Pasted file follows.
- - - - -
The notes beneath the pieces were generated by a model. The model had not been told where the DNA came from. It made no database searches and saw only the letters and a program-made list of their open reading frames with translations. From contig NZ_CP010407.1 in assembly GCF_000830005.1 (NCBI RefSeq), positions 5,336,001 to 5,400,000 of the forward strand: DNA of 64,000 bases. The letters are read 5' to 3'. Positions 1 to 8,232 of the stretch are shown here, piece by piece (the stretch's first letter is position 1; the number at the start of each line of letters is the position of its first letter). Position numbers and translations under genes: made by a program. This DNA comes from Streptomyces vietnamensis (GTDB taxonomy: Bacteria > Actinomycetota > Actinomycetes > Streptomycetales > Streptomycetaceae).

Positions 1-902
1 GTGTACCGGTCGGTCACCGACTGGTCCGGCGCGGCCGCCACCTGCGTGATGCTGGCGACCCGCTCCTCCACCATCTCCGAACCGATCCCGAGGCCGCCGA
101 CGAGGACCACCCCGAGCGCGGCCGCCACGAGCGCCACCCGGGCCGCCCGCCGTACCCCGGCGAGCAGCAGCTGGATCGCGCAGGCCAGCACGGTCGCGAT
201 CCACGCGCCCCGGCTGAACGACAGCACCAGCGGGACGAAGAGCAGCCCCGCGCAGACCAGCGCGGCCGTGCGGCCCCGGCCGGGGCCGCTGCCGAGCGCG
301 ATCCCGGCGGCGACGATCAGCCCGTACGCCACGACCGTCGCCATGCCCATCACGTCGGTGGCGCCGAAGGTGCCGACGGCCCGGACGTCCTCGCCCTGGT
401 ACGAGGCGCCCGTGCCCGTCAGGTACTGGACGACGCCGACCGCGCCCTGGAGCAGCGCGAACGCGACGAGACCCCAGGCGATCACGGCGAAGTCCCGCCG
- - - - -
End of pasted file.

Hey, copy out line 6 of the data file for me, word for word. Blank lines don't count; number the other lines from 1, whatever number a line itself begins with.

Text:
301 ATCCCGGCGGCGACGATCAGCCCGTACGCCACGACCGTCGCCATGCCCATCACGTCGGTGGCGCCGAAGGTGCCGACGGCCCGGACGTCCTCGCCCTGGT